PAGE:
Afterwards I got to thinking about the value of success and critical acclaim.  As an author, I want nothing more than to connect with readers and sell a lot of books, maybe get a movie deal somewhere and become a full-time writer without losing my house or family along the way.

I find the movie John Carter to be an excellent metaphor here.  I loved the movie, others didn’t.  The sales are not what the studio or the media pundits thought was good enough for the blockbuster budget this film had.  But I know several people who have already seen this movie in the theaters two or more times.  I plan to go see it again, paying the stupid price for the 3D and loving every minute of it.

I’ve seen many reviews that talk about how this movie was true to the books, and true to the Edgar Rice Burroughs vision of the characters, the world and the story.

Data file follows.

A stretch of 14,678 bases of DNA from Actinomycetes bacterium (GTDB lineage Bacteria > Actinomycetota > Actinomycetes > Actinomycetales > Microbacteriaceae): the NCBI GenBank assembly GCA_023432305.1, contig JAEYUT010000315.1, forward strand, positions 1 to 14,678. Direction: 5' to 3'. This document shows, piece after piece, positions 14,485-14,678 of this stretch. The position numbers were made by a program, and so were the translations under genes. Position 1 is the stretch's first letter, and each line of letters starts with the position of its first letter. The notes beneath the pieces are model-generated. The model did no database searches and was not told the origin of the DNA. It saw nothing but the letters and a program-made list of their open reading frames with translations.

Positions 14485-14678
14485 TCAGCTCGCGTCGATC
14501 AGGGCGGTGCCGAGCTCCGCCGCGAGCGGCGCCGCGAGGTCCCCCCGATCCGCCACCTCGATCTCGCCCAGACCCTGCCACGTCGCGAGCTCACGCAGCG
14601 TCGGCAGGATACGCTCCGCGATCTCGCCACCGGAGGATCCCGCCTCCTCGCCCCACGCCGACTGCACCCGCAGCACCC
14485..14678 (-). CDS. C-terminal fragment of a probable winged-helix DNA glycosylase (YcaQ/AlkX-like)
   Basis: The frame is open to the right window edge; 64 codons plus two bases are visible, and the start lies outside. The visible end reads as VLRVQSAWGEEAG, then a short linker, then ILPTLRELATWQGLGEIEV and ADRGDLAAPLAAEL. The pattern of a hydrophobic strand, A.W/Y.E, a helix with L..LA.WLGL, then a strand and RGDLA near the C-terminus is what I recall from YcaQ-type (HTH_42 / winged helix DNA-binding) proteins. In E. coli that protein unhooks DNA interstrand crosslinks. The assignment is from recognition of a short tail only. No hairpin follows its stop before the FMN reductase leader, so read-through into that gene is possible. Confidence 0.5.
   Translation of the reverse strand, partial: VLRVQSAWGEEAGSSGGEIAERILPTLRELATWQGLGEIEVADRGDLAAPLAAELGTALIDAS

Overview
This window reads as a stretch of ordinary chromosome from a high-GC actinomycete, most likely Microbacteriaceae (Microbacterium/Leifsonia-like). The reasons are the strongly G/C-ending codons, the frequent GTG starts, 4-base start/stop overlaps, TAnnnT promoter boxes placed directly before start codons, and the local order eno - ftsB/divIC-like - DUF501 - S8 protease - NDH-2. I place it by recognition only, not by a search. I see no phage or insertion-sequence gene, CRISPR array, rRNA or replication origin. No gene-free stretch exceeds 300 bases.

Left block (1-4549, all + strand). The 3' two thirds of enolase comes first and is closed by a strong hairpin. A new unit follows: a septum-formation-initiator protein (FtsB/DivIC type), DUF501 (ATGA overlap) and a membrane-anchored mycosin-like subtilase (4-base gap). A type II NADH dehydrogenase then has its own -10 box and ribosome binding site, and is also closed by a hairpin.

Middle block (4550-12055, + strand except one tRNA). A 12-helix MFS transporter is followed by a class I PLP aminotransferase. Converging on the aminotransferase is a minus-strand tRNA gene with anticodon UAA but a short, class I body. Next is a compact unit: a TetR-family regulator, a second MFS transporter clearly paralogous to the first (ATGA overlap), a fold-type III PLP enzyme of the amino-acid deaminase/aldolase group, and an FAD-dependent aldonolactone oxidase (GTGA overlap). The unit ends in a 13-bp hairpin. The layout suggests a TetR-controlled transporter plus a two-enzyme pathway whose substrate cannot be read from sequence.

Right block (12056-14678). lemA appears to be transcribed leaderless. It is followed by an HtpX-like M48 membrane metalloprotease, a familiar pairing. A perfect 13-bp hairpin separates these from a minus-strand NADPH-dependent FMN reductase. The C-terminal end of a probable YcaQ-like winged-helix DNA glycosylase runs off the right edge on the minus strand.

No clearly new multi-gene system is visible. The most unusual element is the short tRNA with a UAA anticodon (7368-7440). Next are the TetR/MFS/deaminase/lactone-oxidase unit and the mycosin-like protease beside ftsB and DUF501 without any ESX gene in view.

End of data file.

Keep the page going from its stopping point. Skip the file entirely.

So is it a  success or not?  I’m sure the film-maker is delighted with his product and perplexed why it isn’t being received better.  And here is a very important lesson for authors.  We cannot control what the audience does.  We cannot control sales, marketing and most of us don’t get a vote on the cover art of our novels.  We may truly love the work we’ve produced, have good art, great editorial support and still the books are not overnight sensations.

Hunger Games is in the theaters now.  I’m sure it is going to break some records, earn some amazing box office numbers —  similar to Harry Potter before it.  But we can’t all get struck by lightning.  We don’t all get to ride at the head of the parade with the prom queen and smile while adoring fans throw roses.

What we get to do is produce another work that shows our obvious love for what we do.  Then we can send it out into the world and hope that there will be people who will fall in love with those things we love.